The Pokemon Company issues statement regarding Palworld

The company responsible for Pokemon intends to investigate and take 'appropriate measures' to protect its IP.

The Pokemon Company

Palworld has burst onto the scene and absolutely dominated the competition. It’s skyrocketed up the Steam charts and has garnered a lot of discussion. Some of the chatter has involved comparison to another hugely popular franchise about catching monsters and making them fight for sport. And now, The Pokemon Company has issued a statement about the game.

On January 24, 2024, The Pokemon Company released a statement on its site that addressed the elephant in the room.

Inquiries Regarding Other Companies’ Games

We have received many inquiries regarding another company’s game released in January 2024. We have not granted any permission for the use of Pokémon intellectual property or assets in that game. We intend to investigate and take appropriate measures to address any acts that infringe on intellectual property rights related to the Pokémon. We will continue to cherish and nurture each and every Pokémon and its world, and work to bring the world together through Pokémon in the future.

The Pokémon Company

Though the statement never mentioned Palworlds by name, the message is clear: The Pokemon Company will be looking quite closely to see if Pocketpair has infringed on any intellectual properties or assets.

Two characters from Pokemon Scarlet and Violet

Source: The Pokemon Company

Outside of cartoony monsters and catching them using balls, there’s little comparison to be made between the two games. In Palworld, players can use the monsters to automate their base, which can all be built using materials in the world. Meanwhile, using these Pals to fight other Pals can get whacky, especially as you equip them with machine guns and other firearms.

The broad appeal of Palworld is testament to the desire for more games that focus on catching monsters and using them in combat or as tools. For a lot of players, they’ve grown disenfranchised with Pokemon titles, especially after the slapdash products delivered over previous years. Shacknews’ review of Pokemon Scarlet and Violet noted the game’s severe performance issues and weak customization options. Even the moderately well-received Pokemon Legends: Arceus had problems of missing abilities, tedious tasks, as well as texture pop-ins and poor framerates.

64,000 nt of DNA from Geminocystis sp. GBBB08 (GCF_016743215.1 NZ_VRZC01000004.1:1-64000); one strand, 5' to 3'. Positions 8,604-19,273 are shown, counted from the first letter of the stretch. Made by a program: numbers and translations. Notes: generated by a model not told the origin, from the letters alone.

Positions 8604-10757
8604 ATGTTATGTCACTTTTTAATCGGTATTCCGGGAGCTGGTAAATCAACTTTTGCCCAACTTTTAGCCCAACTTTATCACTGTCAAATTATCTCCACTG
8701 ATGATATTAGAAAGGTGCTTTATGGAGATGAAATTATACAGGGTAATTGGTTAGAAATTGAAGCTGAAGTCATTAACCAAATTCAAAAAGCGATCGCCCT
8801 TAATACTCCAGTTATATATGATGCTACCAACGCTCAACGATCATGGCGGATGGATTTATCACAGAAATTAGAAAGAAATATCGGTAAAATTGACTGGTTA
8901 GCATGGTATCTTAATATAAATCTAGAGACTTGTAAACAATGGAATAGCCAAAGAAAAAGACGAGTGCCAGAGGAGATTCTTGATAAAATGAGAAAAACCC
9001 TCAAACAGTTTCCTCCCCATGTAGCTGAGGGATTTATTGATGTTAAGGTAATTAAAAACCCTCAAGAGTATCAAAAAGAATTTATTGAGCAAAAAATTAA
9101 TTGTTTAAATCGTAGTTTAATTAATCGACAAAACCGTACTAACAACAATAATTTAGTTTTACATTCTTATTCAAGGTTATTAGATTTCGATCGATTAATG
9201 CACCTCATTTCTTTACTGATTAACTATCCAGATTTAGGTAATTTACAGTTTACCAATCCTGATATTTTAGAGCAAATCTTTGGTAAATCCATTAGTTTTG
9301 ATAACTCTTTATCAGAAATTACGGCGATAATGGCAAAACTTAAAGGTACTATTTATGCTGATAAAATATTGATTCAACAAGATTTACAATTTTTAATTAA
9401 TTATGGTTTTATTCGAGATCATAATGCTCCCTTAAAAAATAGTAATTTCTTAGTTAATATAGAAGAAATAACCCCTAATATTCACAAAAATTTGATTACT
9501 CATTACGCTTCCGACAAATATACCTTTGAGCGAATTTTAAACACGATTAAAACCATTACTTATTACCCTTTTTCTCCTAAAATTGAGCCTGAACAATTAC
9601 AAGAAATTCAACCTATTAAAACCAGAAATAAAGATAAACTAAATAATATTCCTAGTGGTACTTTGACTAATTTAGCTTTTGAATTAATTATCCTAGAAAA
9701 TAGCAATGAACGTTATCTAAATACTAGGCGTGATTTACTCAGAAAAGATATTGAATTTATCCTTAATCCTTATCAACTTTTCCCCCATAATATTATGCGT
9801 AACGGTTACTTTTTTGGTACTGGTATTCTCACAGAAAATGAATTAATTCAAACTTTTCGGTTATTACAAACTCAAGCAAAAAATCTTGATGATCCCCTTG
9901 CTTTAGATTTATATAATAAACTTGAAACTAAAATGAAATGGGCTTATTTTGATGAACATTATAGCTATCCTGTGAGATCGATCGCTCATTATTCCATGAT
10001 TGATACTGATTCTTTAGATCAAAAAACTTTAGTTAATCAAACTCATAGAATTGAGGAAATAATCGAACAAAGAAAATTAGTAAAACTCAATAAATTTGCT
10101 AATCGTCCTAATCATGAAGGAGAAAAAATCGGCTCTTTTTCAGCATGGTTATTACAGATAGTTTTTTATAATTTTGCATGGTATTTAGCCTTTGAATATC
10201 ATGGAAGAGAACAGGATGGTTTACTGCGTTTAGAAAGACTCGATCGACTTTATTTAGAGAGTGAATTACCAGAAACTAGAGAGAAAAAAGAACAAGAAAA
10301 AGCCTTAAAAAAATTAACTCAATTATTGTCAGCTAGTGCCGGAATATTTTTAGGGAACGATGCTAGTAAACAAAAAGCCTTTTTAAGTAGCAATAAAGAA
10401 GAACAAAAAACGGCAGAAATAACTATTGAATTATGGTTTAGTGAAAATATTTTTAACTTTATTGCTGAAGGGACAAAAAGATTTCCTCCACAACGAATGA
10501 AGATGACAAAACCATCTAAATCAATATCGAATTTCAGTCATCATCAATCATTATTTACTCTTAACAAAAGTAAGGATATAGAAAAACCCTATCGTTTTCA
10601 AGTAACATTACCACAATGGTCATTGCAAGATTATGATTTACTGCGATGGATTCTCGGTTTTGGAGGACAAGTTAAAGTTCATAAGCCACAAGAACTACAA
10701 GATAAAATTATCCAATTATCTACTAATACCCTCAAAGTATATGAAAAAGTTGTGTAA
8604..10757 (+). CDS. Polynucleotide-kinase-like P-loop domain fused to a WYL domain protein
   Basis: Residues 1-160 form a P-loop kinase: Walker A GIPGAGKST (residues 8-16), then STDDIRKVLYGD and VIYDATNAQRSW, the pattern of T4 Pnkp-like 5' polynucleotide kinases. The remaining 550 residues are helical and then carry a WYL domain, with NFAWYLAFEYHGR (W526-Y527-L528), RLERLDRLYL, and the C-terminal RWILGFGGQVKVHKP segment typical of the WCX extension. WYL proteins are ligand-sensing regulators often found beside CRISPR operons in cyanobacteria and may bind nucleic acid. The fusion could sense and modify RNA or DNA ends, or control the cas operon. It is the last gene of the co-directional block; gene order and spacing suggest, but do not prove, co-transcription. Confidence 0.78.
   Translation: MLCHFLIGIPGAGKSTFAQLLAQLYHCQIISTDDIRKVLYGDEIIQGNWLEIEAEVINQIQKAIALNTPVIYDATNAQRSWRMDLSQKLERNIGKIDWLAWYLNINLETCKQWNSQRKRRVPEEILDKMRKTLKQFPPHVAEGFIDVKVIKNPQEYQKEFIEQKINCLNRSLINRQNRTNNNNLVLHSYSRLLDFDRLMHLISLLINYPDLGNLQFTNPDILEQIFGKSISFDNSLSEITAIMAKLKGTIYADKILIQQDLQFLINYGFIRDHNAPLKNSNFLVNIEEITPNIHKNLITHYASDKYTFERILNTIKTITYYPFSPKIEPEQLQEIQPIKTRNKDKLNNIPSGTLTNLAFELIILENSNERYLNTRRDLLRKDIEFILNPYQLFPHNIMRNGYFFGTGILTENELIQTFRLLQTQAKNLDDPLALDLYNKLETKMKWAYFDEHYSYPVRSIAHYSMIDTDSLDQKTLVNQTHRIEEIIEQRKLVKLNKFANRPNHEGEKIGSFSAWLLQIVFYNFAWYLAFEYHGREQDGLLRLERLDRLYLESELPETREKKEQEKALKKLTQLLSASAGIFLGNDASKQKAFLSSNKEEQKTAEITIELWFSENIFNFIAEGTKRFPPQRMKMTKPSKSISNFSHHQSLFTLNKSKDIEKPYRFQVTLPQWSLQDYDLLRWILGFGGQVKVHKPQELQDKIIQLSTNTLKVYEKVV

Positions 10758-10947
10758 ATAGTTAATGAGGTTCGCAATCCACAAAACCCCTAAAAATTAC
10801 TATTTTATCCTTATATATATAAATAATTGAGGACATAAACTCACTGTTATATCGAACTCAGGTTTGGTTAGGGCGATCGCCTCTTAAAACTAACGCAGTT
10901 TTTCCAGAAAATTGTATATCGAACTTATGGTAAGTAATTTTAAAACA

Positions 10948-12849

All of this has ultimately led to The Pokemon Company COO claiming that quality and release schedule talks are happening. But now, with the mindboggling success of Palworld, The Pokemon Company might have to do more than just look at someone else’s game with a magnifying glass. We’ll be sure to keep you updated on this situation.

Guides Editor

Hailing from the land down under, Sam Chandler brings a bit of the southern hemisphere flair to his work. After bouncing round a few universities, securing a bachelor degree, and entering the video game industry, he's found his new family here at Shacknews as a Guides Editor. There's nothing he loves more than crafting a guide that will help someone. If you need help with a guide, or notice something not quite right, you can message him on X: @SamuelChandler 

From The Chatty
  • reply
    January 24, 2024 8:55 PM

    Sam Chandler posted a new article, The Pokemon Company issues statement regarding Palworld

    • reply
      January 24, 2024 8:58 PM

      I expected no less a statement.

      Though given palworld is hardly new in being shown in public, it seems remarkable they didn't do something before release

      • reply
        January 24, 2024 9:01 PM

        This feels more like addressing the elephant in the room than anything else. I don't think they can legally prove anything.

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        January 24, 2024 9:13 PM

        Nintendo probably really couldn't lift a finger until the game actually came out and they could investigate possible asset theft directly (atop the Pokemon mod). They would be seen a villian for trying to stop the game's release without hard evidence of such assets, but post-release, now its fair game should there be any.

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      January 24, 2024 9:04 PM

      Nintendo going all "he who shall not be named" on this

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        January 24, 2024 9:09 PM

        Pokemon company is separate

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          January 24, 2024 9:22 PM

          They're just doubling down on how Nintendo would react legally

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